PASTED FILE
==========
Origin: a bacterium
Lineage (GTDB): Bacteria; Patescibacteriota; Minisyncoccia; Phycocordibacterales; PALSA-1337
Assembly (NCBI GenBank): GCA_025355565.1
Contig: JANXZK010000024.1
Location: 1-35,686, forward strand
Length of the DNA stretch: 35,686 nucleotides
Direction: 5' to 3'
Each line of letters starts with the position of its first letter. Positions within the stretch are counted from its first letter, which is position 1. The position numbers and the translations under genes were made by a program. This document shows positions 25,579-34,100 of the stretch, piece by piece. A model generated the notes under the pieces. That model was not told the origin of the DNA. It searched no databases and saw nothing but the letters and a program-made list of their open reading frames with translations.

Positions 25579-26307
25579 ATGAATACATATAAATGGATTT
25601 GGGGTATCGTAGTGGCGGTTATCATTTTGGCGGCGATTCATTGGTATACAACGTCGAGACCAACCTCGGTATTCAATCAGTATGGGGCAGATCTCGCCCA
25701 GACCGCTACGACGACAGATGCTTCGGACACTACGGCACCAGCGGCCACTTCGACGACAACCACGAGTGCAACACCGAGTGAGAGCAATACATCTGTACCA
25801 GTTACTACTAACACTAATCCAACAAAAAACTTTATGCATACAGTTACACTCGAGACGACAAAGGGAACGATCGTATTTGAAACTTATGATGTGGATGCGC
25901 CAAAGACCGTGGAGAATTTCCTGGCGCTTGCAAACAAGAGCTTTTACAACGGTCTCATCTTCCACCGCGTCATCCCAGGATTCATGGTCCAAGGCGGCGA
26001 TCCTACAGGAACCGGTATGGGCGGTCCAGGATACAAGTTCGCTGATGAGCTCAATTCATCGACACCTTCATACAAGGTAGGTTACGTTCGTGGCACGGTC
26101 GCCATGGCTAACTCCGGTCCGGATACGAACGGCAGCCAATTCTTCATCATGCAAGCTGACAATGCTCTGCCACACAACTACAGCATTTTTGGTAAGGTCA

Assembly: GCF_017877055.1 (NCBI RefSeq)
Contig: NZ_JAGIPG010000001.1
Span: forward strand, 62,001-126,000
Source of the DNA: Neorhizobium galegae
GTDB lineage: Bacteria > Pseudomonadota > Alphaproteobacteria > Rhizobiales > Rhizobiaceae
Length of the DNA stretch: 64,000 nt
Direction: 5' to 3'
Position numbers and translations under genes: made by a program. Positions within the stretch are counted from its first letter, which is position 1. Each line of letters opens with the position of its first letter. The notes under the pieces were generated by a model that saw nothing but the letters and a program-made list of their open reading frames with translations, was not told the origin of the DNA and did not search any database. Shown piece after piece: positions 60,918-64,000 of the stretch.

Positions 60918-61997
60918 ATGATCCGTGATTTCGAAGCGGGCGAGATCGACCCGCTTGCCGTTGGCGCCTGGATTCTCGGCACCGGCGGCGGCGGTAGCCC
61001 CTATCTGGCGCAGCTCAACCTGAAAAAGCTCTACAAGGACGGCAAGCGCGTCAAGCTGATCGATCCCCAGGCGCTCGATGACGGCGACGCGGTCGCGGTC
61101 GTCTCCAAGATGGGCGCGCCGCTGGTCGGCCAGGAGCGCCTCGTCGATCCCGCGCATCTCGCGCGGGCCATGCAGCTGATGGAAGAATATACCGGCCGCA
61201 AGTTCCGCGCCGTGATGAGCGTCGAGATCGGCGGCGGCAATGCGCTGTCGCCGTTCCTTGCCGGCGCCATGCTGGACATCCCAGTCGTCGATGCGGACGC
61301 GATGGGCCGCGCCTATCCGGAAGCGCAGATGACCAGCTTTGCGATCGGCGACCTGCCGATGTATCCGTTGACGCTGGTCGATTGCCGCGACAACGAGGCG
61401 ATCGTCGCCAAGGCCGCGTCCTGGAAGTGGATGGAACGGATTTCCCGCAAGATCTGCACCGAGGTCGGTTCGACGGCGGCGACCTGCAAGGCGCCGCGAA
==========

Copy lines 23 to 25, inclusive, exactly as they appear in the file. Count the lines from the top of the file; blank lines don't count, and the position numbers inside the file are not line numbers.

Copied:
Direction: 5' to 3'
Position numbers and translations under genes: made by a program. Positions within the stretch are counted from its first letter, which is position 1. Each line of letters opens with the position of its first letter. The notes under the pieces were generated by a model that saw nothing but the letters and a program-made list of their open reading frames with translations, was not told the origin of the DNA and did not search any database. Shown piece after piece: positions 60,918-64,000 of the stretch.

Positions 60918-61997